Dismiss Notice
Join Physics Forums Today!
The friendliest, high quality science and math community on the planet! Everyone who loves science is here!

Homework Help: Thermodynamics engine question

  1. Nov 17, 2005 #1
    Ok, my question is as follows:

    An inventor claims to have developed an engine that takes in 10^8 J (Q_in) at a temperature of 400 K (T_2), and rejects 4x10^7 J (Q_out) to a reservoir of Temperatue of 200 K (T_1). The engine delivers 15 kilowatt hours of mechanical work (which = 3600 sec/hour *15 * 10^3 watts = 5.4x10^6 Joules). Would you advise investing money to put this engine on the market?

    the way i approached it was to calculate the max efficiency that a carnot engine would have, which is:

    efficiency = 1 - T_1/T_2 = 1 - 200/400 = 0.5 or 50%​

    Now, using the expression,
    Efficiency = Work output/Heat input​
    for the hypothetical engine gives. This gave me an efficiency of roughly 54%, and by Carnot's theorem, no engine can be more efficient than a carnot engine, or:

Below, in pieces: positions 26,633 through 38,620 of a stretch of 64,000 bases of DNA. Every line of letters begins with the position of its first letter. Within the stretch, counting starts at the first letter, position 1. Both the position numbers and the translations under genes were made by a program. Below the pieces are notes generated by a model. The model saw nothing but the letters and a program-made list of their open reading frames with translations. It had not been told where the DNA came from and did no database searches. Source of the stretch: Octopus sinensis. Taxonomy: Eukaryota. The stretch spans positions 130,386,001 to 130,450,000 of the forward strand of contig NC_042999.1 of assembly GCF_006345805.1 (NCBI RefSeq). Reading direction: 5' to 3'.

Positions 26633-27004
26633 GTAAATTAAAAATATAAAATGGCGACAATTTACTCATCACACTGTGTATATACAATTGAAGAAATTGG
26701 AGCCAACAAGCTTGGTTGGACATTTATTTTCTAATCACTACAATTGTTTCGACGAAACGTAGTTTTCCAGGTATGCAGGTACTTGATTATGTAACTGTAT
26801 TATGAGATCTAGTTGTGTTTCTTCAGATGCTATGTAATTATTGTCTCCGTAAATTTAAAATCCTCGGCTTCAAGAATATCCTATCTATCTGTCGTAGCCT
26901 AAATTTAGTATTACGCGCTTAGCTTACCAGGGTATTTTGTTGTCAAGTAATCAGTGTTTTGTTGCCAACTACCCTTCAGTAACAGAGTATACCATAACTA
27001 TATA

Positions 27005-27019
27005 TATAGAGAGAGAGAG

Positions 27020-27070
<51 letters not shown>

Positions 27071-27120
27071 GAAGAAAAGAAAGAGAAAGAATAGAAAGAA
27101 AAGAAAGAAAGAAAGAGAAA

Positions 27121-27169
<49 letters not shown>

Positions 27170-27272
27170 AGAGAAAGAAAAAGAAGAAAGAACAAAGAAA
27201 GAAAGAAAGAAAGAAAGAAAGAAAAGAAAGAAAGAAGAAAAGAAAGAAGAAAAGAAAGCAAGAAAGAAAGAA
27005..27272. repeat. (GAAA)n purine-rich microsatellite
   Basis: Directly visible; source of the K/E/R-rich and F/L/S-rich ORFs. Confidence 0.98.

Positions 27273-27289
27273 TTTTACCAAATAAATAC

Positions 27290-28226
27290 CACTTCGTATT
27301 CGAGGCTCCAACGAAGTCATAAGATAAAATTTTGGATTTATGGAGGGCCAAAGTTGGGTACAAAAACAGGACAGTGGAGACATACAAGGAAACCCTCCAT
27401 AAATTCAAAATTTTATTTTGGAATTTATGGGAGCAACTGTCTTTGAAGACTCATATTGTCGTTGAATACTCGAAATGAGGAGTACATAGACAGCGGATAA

Efficiency(carnot) > Efficiency(hypothetical)​
    and in this case, it doesnt hold, i.e.:
    50 % > 54 % is not true.​

    Is this the correct way to do this problem?
  2. jcsd
  3. Nov 17, 2005 #2

    Physics Monkey

    User Avatar
    Science Advisor
    Homework Helper

    I didn't check your number crunching, but you've approached the problem correctly.
  4. Nov 17, 2005 #3
    Thanks very much
  5. Nov 18, 2005 #4

    Andrew Mason

    User Avatar
    Science Advisor
    Homework Helper

    So what is your answer and why?

    My reason for not investing (besides the fact that the claim cannot be true as you have shown) would be: where are you going to find a reservoir to output at -73C?

Share this great discussion with others via Reddit, Google+, Twitter, or Facebook